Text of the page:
Data filtering and normalization

The first step in metabarcoding (or any other kind of) analyses is to check your data. The Text Summary and Library Size Overview tabs of the Data Integrity Check page give some important summary statistics. These can help you decide on how to proceed with the analyses.

_images/MA-libsize.png

Library size overview for the mammalian gut example data in MicrobiomeAnalyst. The library size is the number of reads per sample.

Question 4.

Based on what you learned in the lecture about sparsity and undersampling, how do you evaluate these first results?
Discuss which summary statistics give information about sparsity / undersampling.
Discuss what causes sparsity / undersampling in metabarcoding data and why it could be a problem.
How can you deal with sparsity / undersampling in metabarcoding analyses?

Question 5.

Based on what you learned in the lecture about unequal sampling depth, how do you evaluate these first results?
Discuss which of these results give information about unequal sampling depth.
Discuss what causes unequal sampling depth in metabarcoding data and why it could be a problem.
How can you deal with unequal sampling depth in metabarcoding analyses?

Lets >> Proceed

Data Filtering

Data filtering aims to remove low quality or uninformative features to improve downstream statistical analysis. Features with very small counts in very few samples should be excluded from analyses because they are likely due to sequencing errors or low-level contaminations.

Disable data filtering and Submit.

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Feature filtering settings to disable filtering in MicrobiomeAnalyst.

Question 6.

How many features remain according to the results in the blue pop-up box?
Is this what you expect based on the results in the Data Integrity Check? Discuss why / why not.

Systematically change the minimum count filtering option (disable low variance filtering, we will not focus on that in this course).

Question 7.

What happens if you set the value too high?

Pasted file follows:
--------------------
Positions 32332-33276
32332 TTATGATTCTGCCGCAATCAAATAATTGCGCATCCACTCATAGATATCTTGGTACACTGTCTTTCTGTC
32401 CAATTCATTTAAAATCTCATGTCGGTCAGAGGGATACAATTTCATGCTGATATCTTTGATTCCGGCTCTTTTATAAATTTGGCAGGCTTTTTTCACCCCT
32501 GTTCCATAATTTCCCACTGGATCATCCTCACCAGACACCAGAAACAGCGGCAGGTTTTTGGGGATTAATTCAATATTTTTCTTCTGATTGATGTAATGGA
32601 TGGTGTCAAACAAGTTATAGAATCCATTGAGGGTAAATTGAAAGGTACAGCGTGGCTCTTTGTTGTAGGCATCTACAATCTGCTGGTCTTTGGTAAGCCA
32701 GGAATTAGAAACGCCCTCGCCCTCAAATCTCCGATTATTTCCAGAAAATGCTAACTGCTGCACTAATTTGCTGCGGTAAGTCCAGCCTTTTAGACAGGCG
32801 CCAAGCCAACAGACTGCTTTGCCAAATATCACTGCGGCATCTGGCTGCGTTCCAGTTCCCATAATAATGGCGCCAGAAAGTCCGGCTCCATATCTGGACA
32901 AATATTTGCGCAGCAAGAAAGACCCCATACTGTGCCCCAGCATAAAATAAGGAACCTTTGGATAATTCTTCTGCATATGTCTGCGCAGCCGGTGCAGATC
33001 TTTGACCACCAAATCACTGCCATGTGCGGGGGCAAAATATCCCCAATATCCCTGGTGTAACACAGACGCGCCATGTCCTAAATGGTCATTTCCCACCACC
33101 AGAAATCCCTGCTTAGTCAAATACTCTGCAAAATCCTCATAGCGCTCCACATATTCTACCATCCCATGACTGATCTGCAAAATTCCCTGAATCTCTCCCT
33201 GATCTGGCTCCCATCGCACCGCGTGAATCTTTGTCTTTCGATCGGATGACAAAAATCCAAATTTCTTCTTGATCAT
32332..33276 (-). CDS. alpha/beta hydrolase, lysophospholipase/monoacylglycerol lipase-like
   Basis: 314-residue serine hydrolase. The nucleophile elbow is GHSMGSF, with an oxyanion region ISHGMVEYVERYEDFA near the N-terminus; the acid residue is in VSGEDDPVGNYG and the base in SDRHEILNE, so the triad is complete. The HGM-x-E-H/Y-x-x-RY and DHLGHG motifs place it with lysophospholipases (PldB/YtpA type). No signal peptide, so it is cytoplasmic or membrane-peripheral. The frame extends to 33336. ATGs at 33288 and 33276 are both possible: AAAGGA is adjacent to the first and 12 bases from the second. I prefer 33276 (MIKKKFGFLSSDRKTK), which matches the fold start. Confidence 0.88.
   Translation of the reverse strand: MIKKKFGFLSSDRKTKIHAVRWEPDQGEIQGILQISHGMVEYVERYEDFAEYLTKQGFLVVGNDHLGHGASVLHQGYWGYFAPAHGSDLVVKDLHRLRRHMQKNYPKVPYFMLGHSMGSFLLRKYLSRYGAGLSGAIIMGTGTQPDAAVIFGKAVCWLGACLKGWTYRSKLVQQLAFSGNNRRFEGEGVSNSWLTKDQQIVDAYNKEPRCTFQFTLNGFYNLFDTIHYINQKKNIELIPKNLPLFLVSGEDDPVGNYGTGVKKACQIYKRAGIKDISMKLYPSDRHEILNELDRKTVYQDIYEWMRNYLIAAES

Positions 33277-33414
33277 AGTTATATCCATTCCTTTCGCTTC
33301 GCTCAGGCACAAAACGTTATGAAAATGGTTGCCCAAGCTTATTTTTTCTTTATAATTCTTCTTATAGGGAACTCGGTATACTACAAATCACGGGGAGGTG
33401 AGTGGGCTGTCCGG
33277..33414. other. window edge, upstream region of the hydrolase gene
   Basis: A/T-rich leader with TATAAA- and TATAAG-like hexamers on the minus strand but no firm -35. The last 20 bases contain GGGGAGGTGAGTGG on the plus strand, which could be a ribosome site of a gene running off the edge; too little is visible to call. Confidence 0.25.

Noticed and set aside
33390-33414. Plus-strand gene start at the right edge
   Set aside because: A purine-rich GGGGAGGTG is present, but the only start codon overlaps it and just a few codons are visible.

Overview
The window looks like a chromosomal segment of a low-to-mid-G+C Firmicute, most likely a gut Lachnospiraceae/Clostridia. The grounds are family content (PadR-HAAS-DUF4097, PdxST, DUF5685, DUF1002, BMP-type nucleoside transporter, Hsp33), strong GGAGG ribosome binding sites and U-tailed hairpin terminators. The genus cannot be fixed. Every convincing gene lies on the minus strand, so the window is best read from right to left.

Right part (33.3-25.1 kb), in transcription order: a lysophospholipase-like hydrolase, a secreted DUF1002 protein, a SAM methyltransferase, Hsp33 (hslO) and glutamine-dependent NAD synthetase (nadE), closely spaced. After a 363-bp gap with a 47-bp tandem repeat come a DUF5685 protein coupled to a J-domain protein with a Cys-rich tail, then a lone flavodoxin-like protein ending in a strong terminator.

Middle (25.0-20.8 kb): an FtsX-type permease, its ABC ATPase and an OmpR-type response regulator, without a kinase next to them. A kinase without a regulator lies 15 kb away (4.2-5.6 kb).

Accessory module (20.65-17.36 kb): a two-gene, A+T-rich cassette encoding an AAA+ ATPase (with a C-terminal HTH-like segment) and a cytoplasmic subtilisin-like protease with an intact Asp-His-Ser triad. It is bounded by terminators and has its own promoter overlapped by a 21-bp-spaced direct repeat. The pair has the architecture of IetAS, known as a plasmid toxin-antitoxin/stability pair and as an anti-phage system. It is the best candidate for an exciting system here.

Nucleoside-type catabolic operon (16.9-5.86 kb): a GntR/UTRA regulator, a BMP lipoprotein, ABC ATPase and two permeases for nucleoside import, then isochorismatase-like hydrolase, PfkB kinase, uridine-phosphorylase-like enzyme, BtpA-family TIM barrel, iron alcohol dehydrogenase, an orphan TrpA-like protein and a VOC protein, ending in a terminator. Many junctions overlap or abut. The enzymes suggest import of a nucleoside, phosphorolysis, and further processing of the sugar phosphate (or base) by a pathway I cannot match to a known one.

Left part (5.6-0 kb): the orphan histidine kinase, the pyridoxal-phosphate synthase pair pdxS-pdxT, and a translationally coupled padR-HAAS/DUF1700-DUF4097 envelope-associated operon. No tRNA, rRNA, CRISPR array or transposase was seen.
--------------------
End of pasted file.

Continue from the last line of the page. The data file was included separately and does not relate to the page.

Lets disable data filtering and >> Proceed.

Data Normalization

The second important step in data preparation for metabarcoding analyses is data normalization. Normalization removes biases due to for instance unequal sampling depth and thus allows us to directly compare the community composition of different samples.

Lets first disable data normalization, Submit, >> Proceed and select Rarefaction Curve. This gives a set of rarefaction curves, where each curve represents a sample of the gut microbiome of one of the mammalian species.

_images/MA-rarefactioncurve.png

Rarefaction curves for the mammalian gut samples in MicrobiomeAnalyst (parameter settings: data source = original, steps = 20, group based on = none).

The saturation (leveling off) of the rarefaction curve gives information on how well the species richness estimate based on the sample reflects the true species richness in the environment (here the mammalian gut).

Question 8.

Given the shape of the curves, do you think these samples captured the complete microbial community in the gut of each of these species? Why / Why not?

Especially when the rarefaction curves are not saturated, the sampling depth (sequence sample size) can have a major impact on the species richness estimate.

Question 9.

Based on what you learned in the lecture, discuss what can cause unequal sampling depth.
Which sample has the higher species richness estimate, Horse1 or Chimp1?
Which gut community is probably more species rich, that of Horse1 or Chimp1?
What do you conclude about the comparability of these original samples?

One data normalization method that can remove biases due to unequal sampling depth is to rarefy upto the smallest sampling depth (i.e. the rarefaction depth). For samples with a higher sampling depth, this means taking a random subsample of the reads (without replacement) up to the rarefaction depth.

Using the results of the Library Size Overview on the Data Integrity Check page and the rarefaction curve, mentally draw a line at the rarefaction depth.

Question 10.

Discuss whether rarefying improves the comparability of the samples.
How does rarefying affect the accuracy of the species richness estimates?

Because rarefying often results in the loss of a lot of data, it may be worth to consider excluding certain samples from the analyses rather than accepting a very low rarefaction depth.

Question 11.

Given the Library Size Overview on the Data Integrity Check page, decide on the best strategy for sample filtering and normalization.

Now implement this strategy on 1) the sample filtering tab of the Data filtering page and 2) the Data normalization page. >> Proceed again to the Rarefaction curve.

Question 12.

Are you satisfied with the results?